Thousands of giant-panda lovers got coveted tickets yesterday to see the National Zoo's new cub next month -- and thousands more did not, much to their distress.

More than 13,000 free, timed-entry passes to see the cub between Dec. 8 and Jan. 2 were snapped up by about 11 a.m., two hours after the zoo began making them available through its Web site. But many people could not access the page to make a reservation to visit the Panda House, despite their most determined efforts.

"I stayed on my computer -- like a fool -- from 9 a.m. until a little after 12 p.m.," said a disappointed Brenda Sippel, a self-employed artist who lives in Potomac. "I really wanted them for my grandchildren."

The zoo said it was sorry for any problems on its Web site, which became overwhelmed with people eager to see the black-and-white bear, Tai Shan, when he finally makes his public debut. Tai Shan is the first surviving giant-panda cub born at the animal park.

"We apologize for the inconvenience folks had trying to get passes," said Matt Olear, a spokesman for Friends of the National Zoo, the zoo's support organization, which handled ticket distribution. "But we want people to know that this is not the end. There will be plenty of opportunities later to see him."

Not everyone was grabbing the tickets for themselves. Hours after the zoo announced that no more were left, some of the free tickets turned up on eBay, going for $75 and up.

"These were incredibly difficult to get and this will be such a wonderful opportunity to see this little baby!" said one listing, which added that a portion of the proceeds would go to a nonprofit group.

"It's going to happen," Olear said, expressing disappointment with the profiteering. He cautioned that the zoo will be checking identities of Panda House visitors to make sure that their names match those on the reservations.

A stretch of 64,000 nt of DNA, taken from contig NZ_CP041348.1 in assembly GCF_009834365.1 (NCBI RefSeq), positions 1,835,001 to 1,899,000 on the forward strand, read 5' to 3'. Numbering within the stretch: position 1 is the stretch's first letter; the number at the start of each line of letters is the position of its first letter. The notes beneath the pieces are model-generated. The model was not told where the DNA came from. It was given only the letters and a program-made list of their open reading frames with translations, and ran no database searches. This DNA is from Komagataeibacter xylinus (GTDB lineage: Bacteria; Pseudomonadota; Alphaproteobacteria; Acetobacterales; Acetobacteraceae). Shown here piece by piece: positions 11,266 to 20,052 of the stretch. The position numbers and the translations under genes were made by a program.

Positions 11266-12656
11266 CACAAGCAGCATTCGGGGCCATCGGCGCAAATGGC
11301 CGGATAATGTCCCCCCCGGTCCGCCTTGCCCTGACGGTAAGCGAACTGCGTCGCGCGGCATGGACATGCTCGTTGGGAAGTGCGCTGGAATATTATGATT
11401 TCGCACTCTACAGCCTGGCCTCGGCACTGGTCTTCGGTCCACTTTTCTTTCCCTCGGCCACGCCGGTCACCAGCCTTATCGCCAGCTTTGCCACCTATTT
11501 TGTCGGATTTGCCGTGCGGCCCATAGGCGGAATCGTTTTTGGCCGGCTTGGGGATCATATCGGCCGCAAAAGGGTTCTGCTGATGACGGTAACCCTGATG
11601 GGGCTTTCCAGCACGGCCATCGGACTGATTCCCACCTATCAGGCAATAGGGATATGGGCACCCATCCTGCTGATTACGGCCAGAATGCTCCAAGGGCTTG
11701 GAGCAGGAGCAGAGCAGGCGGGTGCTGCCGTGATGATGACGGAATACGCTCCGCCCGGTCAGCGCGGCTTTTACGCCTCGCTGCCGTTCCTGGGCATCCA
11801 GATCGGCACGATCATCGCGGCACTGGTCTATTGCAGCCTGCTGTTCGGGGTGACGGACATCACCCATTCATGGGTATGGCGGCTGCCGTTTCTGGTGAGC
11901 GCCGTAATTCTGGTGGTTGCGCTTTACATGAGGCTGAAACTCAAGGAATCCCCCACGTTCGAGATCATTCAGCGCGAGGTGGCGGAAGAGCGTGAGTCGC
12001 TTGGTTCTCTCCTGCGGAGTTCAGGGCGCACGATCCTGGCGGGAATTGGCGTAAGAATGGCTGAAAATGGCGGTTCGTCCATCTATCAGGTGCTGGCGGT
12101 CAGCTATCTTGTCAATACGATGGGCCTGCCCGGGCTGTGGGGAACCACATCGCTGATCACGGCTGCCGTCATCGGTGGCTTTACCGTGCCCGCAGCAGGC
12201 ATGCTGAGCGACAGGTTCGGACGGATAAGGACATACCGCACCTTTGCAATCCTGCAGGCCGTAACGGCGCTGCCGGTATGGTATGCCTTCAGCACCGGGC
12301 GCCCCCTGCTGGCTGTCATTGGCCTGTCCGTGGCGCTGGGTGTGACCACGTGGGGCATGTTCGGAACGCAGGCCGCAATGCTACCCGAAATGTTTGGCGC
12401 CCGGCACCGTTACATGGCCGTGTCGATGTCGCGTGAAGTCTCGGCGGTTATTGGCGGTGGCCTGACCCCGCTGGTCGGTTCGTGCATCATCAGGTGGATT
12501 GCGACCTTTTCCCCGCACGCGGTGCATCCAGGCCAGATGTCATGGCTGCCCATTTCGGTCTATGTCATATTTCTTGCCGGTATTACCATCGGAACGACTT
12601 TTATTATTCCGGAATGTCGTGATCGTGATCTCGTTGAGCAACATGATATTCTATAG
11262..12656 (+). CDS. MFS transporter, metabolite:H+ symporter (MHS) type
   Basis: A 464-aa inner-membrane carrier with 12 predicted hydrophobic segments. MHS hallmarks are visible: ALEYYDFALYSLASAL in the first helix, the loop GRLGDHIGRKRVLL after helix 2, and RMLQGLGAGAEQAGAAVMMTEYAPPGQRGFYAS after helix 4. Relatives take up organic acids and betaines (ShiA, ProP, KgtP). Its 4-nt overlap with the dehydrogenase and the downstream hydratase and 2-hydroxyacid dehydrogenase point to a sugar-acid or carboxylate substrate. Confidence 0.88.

The zoo's Web site was so deluged yesterday that, for a time, both its regular Web site and that of the Smithsonian Institution, its parent organization, could not be accessed.

"There was so much strain on the system that people were having a hard time having the [ticket] page come up," Olear said.

Initially, visitors to the Panda House, about 50 at a time, will be admitted for 10-minute intervals between 11 a.m. and 1 p.m. daily. The hours are expected to be extended early next year as Tai Shan and his mother, Mei Xiang, become more comfortable with crowds near them.

The zoo plans to make about 60 tickets available daily for same-day visits. But Olear said these will best serve out-of-town visitors who may not have heard about the ticketing system. Same-day tickets, he stressed, should not be seen as "a viable alternative" to having timed-entry passes.

The focus of all this fuss got his 12th veterinary exam yesterday. The cub, now more than 4 months old, weighed 19.2 pounds and measured more than 31 inches. He received a rabies vaccination and spent a good portion of the day in the public exhibit area, climbing over the rock work or trying to nap on it.

"He's a climbing fiend," assistant curator Lisa Stevens said. "He's climbing all over the rocks, or he's climbing on his mother. And when he's not climbing on her, he's chewing on her. . . . She lets him treat her like a giant chew toy."

The chances to see Tai Shan will be better next year as the cub gets older and more independent. But Stevens warned that once the cub starts to go outside, he could choose to hide under a bush or climb a tree, making him harder to spot in the yard.

"He's a little panda that has to be free to grow up," she said. "Everyone is going to have to understand and accept whatever viewing opportunities occur."

For links to webcams of the panda and more information, go to www.washingtonpost.com/metro.

Zoo veterinarian Ellen Bronson checks 4-month-old Tai Shan's teeth. Yesterday's exam also included a rabies vaccination. Tai Shan is the first surviving giant-panda cub born at the animal park.